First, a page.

In addition to giving the world his daughter, the comely Asia Argento, Italian film director Dario Argento is also responsible for some of the creepiest (read: best) horror films in modern cinema.
Writing in the L.A. Times’ “Hero Complex” blog, Gina McIntyre takes a look at what makes the filmmaker, who’s been called Italia’s answer to Alfred Hitchcock, tick. It’s part of a three-day tribute to Argento that kicked off on Sunday (19 Feb) and culminates Tuesday.
Here’s the nut graf:
“On Sunday, Argento will be on hand for a late-afternoon screening of his 1977 film “Suspiria,” followed by a 25-minute preview of his project “Dracula 3D” starring Rutger Hauer. Additionally, his 1971 feature “The Cat O’ Nine Tails” and his 1996 film, “The Stendhal Syndrome,” will screen during the festival’s weeklong run, and the filmmaker is scheduled to lecture at USC on Tuesday.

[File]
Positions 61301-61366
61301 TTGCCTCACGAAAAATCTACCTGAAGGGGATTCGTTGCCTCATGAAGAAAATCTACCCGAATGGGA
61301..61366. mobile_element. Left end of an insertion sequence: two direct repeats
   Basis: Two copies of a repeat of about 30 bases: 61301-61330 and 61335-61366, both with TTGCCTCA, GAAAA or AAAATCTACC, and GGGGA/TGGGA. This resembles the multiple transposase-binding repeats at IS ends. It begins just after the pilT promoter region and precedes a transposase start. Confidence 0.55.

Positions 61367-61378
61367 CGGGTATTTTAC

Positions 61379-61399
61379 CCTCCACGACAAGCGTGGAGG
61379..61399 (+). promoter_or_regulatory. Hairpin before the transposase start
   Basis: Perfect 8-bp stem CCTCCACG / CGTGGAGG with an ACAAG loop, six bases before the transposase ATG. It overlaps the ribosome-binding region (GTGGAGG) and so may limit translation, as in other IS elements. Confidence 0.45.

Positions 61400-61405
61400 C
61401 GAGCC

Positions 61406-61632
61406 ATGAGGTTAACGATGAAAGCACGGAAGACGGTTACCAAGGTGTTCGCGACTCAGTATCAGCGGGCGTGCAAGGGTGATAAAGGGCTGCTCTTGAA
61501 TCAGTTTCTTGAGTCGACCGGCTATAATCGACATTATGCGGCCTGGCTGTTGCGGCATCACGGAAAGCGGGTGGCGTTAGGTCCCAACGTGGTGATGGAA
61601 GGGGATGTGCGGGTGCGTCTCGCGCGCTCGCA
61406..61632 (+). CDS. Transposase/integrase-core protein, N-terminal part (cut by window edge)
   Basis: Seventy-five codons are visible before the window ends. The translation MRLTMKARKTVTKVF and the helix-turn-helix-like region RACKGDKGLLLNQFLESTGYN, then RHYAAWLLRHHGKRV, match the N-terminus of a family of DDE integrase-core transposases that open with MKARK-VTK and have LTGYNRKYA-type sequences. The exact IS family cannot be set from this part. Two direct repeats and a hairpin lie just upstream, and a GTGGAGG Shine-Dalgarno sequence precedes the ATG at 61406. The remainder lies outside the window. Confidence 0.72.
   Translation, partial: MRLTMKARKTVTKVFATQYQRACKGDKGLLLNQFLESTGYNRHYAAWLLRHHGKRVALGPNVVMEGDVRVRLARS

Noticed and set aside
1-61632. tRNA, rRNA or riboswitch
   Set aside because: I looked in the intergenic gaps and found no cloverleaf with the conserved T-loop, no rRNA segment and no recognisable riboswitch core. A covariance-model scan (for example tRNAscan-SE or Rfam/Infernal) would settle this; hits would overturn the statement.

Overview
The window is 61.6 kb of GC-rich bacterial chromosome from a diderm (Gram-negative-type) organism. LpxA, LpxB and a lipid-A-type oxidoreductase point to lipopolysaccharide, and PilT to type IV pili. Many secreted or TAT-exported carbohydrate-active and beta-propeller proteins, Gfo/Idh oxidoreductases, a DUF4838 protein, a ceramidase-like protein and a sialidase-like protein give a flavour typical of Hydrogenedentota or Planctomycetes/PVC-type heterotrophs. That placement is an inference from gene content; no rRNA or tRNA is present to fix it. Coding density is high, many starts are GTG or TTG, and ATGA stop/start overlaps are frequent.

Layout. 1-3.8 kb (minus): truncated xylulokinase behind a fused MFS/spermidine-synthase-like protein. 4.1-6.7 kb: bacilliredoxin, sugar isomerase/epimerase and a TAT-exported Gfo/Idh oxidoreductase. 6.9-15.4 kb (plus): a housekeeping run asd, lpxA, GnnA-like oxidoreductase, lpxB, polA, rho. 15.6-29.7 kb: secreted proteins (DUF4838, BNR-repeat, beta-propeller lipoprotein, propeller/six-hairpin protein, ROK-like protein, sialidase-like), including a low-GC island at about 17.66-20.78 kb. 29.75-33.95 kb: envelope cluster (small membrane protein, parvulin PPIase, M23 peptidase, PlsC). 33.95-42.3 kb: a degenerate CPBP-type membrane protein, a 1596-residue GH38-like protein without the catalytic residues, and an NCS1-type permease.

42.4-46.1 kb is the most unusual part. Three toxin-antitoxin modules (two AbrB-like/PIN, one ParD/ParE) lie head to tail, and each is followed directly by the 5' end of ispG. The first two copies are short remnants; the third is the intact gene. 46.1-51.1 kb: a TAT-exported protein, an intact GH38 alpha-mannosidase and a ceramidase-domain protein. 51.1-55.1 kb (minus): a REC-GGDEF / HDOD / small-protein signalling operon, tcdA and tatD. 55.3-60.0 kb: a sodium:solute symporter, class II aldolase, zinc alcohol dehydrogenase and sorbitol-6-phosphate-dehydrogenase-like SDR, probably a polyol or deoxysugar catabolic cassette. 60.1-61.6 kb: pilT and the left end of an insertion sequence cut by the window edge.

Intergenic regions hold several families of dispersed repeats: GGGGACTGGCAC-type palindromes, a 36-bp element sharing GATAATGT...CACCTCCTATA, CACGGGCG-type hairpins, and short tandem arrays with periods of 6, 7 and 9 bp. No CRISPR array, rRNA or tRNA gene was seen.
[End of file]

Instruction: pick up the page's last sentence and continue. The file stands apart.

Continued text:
That night, he will receive the festival’s lifetime achievement award at the Italian Cultural Institute of Los Angeles. Born in Rome to a filmmaker father and photographer mother, Argento was a film critic until, at age 20, he co-wrote his first screenplay with Bernardo Bertolucci, 1968′s “Once Upon a Time in the West.” He transitioned to directing with “The Bird with the Crystal Plumage” and went on to build a reputation for his violent, masterful Giallo films, pulpy horror mysteries that depicted their grim subject matter with unflinching flair.”
Read the full story here.